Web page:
Pregnant women are at greater risk both of HIV acquisition and transmission to their negative partners than non-pregnant women. This is independent to behavioural factors and is likely to have biological causes.
Jan Walters and colleagues from University of California, University of Southern California and Children's Hospital Los Angeles hypothesised that pregnancy may cause shifts of the cerviovaginal cytokine profile that may increase the risk of infection.
Using a multiplex assay, the investigators compared concentrations of 39 immunodulatory factors in cervicovaginal lavage from 21 pregnant and 24 non-pregnant HIV negative women attending ob/gyn clinic. They measured cervical ectopy (an independent risk for HIV transmission) by planimetry. They used the same multiplex assay to determine plasma CCL22 concentrations.
They found 26/39 (66%) measured immunomodulatory factors were detectable in at least half of the tested samples. Concentrations of CCL22 were 3-fold lower in cervicovaginal lavage in pregnant women than non-pregnant women (geometric mean 30 pg/mL vs 90 pg/mL, p=0.001).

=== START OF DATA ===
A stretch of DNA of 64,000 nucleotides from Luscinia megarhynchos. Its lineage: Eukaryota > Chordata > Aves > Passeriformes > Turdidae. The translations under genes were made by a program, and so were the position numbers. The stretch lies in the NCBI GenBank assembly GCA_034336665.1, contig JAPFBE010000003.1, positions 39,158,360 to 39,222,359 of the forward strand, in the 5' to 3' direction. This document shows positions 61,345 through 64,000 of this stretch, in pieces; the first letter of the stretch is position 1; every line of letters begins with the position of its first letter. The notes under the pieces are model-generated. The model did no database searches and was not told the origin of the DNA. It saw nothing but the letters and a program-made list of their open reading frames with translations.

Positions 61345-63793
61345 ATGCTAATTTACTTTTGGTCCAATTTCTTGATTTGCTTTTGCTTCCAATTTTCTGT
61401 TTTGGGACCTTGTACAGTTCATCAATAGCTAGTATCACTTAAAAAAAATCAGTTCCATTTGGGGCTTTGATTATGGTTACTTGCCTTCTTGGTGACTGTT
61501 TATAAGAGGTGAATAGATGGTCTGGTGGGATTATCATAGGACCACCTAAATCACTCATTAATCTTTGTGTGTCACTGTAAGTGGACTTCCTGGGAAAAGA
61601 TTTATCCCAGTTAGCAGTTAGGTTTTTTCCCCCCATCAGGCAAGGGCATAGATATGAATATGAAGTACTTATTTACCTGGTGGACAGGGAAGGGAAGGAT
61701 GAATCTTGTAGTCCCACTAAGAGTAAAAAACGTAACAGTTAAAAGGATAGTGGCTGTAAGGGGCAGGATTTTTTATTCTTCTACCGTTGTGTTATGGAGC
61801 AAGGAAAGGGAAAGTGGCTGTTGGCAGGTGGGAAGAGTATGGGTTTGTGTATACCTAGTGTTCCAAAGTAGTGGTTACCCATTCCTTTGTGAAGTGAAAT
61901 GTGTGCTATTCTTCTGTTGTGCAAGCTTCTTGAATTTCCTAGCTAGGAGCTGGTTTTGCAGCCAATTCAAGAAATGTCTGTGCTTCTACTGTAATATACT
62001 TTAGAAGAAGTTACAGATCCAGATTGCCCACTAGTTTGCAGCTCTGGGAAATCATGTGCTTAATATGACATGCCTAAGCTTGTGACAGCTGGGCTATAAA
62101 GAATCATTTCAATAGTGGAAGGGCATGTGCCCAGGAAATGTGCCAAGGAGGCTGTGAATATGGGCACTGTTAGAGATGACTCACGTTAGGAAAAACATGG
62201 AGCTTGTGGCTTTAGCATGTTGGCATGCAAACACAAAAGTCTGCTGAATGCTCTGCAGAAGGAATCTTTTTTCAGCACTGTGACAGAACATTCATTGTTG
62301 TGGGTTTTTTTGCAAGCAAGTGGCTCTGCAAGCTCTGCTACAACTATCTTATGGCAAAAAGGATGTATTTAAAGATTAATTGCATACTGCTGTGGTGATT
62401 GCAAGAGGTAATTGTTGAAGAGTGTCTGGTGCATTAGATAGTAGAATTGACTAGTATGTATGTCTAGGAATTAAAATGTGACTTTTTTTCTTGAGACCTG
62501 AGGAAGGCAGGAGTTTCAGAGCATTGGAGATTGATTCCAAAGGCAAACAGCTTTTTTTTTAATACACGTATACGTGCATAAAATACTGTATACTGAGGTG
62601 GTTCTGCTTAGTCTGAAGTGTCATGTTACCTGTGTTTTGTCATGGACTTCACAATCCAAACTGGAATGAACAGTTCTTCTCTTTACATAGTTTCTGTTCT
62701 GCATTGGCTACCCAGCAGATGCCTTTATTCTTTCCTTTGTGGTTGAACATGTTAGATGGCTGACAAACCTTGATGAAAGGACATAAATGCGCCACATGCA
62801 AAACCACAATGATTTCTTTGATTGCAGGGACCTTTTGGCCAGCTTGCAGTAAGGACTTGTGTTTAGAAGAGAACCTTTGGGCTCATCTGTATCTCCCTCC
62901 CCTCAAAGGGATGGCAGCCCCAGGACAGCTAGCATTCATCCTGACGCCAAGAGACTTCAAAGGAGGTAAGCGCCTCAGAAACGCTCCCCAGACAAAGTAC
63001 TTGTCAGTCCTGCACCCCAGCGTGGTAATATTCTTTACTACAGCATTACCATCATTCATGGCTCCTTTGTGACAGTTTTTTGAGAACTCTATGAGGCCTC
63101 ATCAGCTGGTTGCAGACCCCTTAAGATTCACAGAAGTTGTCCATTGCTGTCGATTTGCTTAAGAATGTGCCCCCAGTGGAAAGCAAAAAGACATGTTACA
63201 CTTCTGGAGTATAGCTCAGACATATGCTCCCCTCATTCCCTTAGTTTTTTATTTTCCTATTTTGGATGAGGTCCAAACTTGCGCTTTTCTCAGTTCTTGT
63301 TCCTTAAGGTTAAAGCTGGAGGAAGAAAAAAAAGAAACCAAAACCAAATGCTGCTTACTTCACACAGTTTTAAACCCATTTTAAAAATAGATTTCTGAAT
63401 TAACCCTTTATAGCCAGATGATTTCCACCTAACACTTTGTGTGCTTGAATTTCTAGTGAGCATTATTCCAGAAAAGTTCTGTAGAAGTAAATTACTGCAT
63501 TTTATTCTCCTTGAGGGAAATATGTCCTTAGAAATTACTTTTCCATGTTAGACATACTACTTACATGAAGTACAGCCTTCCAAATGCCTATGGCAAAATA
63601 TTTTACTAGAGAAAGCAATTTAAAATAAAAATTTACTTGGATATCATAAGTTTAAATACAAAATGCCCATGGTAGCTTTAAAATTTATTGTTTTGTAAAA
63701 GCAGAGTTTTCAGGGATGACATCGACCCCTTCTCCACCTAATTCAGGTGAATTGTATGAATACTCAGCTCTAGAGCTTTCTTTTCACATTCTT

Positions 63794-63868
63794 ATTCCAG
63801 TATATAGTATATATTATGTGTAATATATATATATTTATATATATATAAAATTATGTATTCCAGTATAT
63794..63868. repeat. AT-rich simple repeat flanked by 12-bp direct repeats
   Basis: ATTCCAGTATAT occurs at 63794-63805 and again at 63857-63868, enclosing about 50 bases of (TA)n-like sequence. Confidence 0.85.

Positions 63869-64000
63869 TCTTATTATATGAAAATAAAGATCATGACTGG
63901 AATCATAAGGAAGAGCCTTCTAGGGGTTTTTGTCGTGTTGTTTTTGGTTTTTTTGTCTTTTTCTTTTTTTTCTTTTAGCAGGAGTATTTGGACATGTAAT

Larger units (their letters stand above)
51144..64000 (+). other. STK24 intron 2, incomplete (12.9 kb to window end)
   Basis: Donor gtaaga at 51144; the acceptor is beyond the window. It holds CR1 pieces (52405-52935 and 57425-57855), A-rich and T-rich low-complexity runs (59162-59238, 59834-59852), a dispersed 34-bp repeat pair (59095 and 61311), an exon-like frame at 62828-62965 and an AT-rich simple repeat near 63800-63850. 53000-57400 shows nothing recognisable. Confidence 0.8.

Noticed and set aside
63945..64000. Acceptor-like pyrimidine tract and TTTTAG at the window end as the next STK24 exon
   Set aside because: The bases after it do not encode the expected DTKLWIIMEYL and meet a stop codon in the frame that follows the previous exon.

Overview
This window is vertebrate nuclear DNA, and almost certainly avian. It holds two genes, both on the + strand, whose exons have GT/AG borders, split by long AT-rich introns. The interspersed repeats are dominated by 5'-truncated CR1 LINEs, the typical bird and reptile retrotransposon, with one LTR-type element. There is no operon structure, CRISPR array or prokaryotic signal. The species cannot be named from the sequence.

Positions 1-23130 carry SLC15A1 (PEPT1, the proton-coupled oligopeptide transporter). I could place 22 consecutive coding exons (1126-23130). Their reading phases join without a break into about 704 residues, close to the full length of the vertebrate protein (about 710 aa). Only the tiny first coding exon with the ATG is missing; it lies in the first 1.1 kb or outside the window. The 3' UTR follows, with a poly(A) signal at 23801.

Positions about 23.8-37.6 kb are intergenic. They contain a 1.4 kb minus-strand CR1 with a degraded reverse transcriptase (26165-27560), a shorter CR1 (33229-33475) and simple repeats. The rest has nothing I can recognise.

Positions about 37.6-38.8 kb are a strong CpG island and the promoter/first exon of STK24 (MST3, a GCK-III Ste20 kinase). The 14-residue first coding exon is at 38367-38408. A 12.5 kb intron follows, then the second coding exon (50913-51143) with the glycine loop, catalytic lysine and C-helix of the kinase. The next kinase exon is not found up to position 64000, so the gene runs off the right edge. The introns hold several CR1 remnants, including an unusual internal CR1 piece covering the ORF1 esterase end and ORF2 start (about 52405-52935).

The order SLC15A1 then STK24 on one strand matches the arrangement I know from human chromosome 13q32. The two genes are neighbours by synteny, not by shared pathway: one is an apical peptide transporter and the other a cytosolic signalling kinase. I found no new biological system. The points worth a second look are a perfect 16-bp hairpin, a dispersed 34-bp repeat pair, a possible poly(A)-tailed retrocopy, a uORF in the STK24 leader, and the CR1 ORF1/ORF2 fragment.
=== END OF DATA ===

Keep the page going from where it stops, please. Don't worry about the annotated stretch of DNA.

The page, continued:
They observed a strong negative correlation of the cervicovaginal lavage CCL22 concentration with gestational age (Spearman's rank correlation coefficient -0.49), p=0.0006. Non-pregnant women were assigned a gestational age of zero.
No other tested factors were associated in adjusted analysis.
The investigators concluded that pregnancy appears to result in reduced concentrations of the HIV suppressive cytochine CCL22 in cervicovaginal secretions, which could contribute to the increased susceptibility to HIV during pregnancy. They suggested that their hypothesis should be tested in prospective studies.
- Walter J et al. Reduced concentration of the HIV suppressive cytokine CCL22 in cervicovaginal secretions from pregnant women. 18th CROI, Boston. February 2011. Poster abstract 734.
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